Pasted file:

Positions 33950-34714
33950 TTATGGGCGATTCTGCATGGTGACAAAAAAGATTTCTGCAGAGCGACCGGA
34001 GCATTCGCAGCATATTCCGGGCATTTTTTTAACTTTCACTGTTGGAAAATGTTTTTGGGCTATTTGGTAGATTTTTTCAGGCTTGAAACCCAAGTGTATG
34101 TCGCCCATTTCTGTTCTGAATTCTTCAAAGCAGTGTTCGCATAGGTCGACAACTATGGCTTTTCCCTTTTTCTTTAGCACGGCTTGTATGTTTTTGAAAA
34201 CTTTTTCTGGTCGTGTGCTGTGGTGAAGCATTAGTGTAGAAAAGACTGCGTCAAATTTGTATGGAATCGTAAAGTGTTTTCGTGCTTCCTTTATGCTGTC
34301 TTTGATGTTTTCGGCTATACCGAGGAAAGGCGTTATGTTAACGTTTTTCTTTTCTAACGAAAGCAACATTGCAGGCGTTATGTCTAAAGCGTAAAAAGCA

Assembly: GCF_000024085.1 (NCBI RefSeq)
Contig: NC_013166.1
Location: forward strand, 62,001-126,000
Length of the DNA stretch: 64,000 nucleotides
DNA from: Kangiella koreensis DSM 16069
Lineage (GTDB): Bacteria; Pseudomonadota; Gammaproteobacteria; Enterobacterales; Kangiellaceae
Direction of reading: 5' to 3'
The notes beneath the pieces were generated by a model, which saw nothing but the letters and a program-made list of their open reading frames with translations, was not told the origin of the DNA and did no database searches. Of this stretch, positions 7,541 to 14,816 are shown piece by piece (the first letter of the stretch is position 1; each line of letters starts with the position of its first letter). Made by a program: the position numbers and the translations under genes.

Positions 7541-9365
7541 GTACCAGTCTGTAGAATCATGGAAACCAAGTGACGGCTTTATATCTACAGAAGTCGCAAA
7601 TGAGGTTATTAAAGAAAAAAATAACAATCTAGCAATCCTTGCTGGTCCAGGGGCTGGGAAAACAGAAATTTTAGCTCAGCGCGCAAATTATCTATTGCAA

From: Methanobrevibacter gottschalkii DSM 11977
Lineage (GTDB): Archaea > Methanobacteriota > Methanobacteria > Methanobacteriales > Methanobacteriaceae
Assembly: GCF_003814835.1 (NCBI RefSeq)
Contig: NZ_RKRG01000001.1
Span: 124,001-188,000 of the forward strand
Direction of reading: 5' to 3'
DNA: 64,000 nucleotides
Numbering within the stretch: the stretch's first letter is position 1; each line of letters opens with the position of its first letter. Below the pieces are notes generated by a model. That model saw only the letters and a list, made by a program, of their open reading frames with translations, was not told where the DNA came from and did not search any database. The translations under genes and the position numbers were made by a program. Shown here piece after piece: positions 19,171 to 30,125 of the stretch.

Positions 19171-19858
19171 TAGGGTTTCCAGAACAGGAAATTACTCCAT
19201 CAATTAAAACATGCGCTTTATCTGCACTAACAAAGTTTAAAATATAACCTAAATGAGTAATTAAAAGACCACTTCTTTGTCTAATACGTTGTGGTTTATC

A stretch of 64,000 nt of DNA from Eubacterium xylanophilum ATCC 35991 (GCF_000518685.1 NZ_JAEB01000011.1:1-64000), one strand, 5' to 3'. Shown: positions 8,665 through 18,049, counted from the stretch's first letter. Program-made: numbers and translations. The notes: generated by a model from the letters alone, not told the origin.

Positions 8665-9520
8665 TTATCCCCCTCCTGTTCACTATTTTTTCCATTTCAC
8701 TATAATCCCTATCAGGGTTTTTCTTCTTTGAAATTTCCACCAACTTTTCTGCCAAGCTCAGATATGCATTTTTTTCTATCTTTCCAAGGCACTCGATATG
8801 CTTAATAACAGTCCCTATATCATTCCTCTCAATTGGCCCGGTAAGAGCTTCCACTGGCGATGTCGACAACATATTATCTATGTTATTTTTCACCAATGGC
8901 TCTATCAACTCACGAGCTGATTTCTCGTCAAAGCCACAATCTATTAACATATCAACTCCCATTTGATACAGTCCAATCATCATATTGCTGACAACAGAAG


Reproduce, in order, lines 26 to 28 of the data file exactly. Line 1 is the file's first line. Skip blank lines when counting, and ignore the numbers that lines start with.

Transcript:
Positions 19171-19858
19171 TAGGGTTTCCAGAACAGGAAATTACTCCAT
19201 CAATTAAAACATGCGCTTTATCTGCACTAACAAAGTTTAAAATATAACCTAAATGAGTAATTAAAAGACCACTTCTTTGTCTAATACGTTGTGGTTTATC